The headache of go-to-market
At &us, we have a long history of supporting clients in the pharma sector, and we’ve been doing some thinking alongside our partners, exploring interesting questions and making observations about the market and its shifting context.
One thing we can’t escape is that the sector is at an interesting stage of market maturity.
What do we mean by that? Well, over half of the top 20 pharma firms by revenue have been around for over a century, with most of the remainder in operation for over 50 years. This has paved the way for large product portfolios and potentially bulky operating models. On the other side of the equation, they face heavy market regulation and entrenched buying patterns from their customers. Several forces now combine that are leading to a real go-to-market (GTM) headache for many pharma companies.
Facing this current perfect storm could be said to include these aspects:
- New drugs and groundbreaking treatment modalities are being developed more quickly as innovations in R&D and clinical trials improve.
- At the same time, regulations in most countries limit the face time that salespeople have with healthcare practitioners (HCPs).
- With increasingly large portfolios, new offerings must compete for increasingly scarce buyer attention against each company’s more established offerings.
- Finally, buying behaviour and commissioning frameworks in the sector are slow to shift towards the new treatment modalities being developed.
Given all that context, sales people have less and less time to educate their buyers on new offerings, and the net return on pharma R&D continues to decline* – a trend which began in the 2010s.
No doubt, solving this problem will be complex, and industry-level change would be ideal. However, our thinking is moving in the direction of shaping the questions that will help individual companies start making shifts in evolving their GTM approach. Otherwise, continuing to do things the traditional way by investing more and more money into larger salesforces just won’t be sufficient to give new products and services their chance to get real profile and penetration.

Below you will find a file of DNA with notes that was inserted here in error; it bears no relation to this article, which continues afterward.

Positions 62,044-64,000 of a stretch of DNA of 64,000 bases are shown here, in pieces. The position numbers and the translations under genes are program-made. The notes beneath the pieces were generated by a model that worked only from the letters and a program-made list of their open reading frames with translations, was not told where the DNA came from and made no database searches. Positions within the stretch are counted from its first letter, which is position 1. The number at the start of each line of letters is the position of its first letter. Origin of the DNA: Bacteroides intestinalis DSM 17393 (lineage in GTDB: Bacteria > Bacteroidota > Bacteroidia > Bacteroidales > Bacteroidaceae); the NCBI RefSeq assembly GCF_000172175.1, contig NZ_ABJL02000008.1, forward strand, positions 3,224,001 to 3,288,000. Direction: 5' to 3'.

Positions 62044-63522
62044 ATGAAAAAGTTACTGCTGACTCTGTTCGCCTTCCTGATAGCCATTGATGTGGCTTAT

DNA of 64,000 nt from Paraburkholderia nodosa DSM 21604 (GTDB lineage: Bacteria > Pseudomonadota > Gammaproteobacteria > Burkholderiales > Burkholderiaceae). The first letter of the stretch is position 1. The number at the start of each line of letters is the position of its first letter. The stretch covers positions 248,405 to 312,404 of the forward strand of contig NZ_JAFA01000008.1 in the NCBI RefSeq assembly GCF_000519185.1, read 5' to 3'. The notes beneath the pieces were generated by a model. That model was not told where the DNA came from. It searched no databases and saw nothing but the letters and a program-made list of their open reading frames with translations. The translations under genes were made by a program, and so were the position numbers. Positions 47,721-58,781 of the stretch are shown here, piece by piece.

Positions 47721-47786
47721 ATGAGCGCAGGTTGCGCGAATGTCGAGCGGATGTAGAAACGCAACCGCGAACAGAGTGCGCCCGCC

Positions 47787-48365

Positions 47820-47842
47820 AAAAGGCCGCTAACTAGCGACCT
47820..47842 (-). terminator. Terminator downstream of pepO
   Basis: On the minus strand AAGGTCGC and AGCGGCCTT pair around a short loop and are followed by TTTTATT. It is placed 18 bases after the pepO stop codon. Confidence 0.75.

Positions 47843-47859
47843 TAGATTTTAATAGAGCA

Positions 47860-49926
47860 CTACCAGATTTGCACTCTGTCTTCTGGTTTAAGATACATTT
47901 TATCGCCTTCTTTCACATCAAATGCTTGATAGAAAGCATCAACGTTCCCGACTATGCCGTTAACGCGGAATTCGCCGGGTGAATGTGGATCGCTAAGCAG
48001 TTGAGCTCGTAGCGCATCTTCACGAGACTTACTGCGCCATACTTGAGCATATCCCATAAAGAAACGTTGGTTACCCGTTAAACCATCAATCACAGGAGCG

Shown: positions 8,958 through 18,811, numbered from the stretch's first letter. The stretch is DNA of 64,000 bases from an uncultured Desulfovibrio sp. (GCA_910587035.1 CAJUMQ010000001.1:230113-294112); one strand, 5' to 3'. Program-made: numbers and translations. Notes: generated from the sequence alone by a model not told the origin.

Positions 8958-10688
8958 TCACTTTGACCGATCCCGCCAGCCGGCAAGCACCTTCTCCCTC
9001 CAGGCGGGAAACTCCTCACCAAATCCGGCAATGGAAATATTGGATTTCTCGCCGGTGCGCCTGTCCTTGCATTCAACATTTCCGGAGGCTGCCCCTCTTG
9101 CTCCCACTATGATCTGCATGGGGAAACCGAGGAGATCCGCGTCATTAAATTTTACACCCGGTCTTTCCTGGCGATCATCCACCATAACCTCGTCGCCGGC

Evolving historical approaches
The challenge isn’t really identifying the options for GTM innovation – there are plenty to pick from. The challenge is in backing a small number of GTM solutions sufficiently well within and across markets to drive impact.
It’s well understood that bringing a new drug to market is a lengthy and resource-intensive process, with 12-17 years and an average of $2.3bn going into bringing each product to market. This is nearly double the average investment of $1.3bn investment required less than a decade ago.* So the pressure on each launch is increasing.
The traditional methods for GTM planning and execution are also well understood. Typically, a large-scale intensive waterfall or sequenced planning exercise is carried out, involving hundreds of internal stakeholders. Each country often has its own dedicated team focusing on market access, advocacy, and compliance. The role of marketing is largely focused on producing assets that salespeople can use to translate scientific research into educational material.
There is much that works and is necessary here. However, brands are feeling that this alone is increasingly a weighty, potentially slow and sometimes siloed approach. We wonder if there are opportunities to explore additional strategies to augment established approaches.
So, what could this look like?
Well, as it turns out, there are plenty of options. It seems the real challenge, though, is in execution: being brave enough to divert time and budget and take some measured risks on a small number of innovation experiments while cutting boldly through the challenges identified earlier.
Experiments begin with good questions. Here are three priority questions we would consider starting with: